Hot Weather Won’t Slow Some MAX Trains


As hot weather returns, TriMet riders may experience less heat-related delays this season due to improvements our crews made on sections of the MAX system. Trains traveling along the entire MAX Blue Line – between Gresham and Hillsboro – will operate at normal speeds in temperatures up to 100 degrees. The same applies to trains running on the entire MAX Red Line between Portland International Airport and Beaverton Transit Center.

Until now, when temperatures reached 90 degrees, all MAX trains throughout the light rail system were required to go 10 miles per hour slower in high-speed areas above 35 mph. While the trains on the Blue and Red lines will no longer need to slow, the restriction remains on the MAX Green Line between Gateway Transit Center and Clackamas Town Center as well as on the Transit Mall in Downtown Portland, and throughout the MAX Orange and Yellow lines.

When the region experiences extreme temperatures above 100 degrees, all MAX trains on all lines throughout the system will still be limited to traveling no faster than 35 mph for the safety of our riders, employees and equipment. Also, our WES Commuter Rail trains operate at a maximum speed of 30 miles per hour when temperatures exceed 95 degrees as directed by Portland & Western Railroad (PNWR), which owns the trackway. If temperatures soar to 105 degrees, PNWR will suspend WES service and shuttle buses will provide service to WES stations.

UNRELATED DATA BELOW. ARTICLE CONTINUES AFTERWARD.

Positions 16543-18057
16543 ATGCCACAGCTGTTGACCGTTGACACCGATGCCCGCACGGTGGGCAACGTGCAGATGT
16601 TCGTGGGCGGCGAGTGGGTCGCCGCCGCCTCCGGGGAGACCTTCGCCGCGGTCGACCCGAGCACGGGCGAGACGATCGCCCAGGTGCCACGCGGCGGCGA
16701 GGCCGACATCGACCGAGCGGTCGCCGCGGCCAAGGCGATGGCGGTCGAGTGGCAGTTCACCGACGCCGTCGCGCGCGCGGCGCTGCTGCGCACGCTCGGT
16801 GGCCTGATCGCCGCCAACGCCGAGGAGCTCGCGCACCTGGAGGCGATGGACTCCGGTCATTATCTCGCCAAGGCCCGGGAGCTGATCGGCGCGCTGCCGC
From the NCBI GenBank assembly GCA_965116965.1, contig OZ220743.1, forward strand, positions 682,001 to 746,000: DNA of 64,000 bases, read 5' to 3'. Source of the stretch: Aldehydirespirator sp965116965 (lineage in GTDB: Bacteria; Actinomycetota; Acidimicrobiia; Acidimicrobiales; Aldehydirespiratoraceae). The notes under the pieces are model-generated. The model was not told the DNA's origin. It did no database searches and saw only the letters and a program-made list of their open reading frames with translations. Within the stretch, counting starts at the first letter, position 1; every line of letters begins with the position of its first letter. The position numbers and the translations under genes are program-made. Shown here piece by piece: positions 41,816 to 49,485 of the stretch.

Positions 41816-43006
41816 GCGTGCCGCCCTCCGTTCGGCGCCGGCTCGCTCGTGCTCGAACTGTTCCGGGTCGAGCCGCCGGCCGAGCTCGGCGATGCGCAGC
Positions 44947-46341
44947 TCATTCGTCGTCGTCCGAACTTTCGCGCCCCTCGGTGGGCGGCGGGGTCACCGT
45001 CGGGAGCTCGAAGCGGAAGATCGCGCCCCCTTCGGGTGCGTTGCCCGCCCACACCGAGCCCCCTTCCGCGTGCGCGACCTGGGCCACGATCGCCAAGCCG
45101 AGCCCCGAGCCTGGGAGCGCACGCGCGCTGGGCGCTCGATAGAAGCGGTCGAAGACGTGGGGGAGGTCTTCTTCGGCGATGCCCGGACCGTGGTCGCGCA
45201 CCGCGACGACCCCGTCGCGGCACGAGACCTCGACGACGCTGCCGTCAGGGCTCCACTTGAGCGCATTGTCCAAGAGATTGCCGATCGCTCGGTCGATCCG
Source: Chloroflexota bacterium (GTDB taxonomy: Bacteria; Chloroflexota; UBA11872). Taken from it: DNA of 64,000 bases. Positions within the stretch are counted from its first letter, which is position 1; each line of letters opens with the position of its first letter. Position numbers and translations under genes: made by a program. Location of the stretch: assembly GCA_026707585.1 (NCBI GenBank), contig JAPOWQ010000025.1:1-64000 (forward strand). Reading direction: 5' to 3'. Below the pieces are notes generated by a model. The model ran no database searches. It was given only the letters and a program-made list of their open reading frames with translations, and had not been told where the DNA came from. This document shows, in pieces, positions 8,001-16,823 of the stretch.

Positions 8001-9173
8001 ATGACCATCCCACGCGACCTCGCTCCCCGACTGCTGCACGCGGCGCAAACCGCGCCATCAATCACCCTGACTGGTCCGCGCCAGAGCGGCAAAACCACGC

During high temperatures, we lower speeds for two important reasons: safety and science. The overhead power wires on the MAX system are made of copper, which will expand and sag as temperatures soar. Also, the rails, made of steel, can swell and bow or kink in extreme temperatures. A one-mile stretch of rail can expand up to a few inches. Operators slow the trains so they will be able to see any such issues and avoid damaging the electrical wires and the pantograph (the arm that transfers power from the wire to the train), which would lead to extended delays for riders.

Because the overhead copper wires expand significantly in high temperatures, we have a system of pulleys with counterweights attached to the wires to keep them taut. The expansion of the wire can make the counterweights reach the ground. To prevent that, our maintenance crews have modified sections of the overhead wire system on the MAX Blue and Red lines using round weights that take up less space than the original rectangular cast iron weights. This allows more room for movement to maintain tension on the wires. They’re also making adjustments based on a formula they developed to best calculate the tension changes needed as temperatures change.

Source: TriMet


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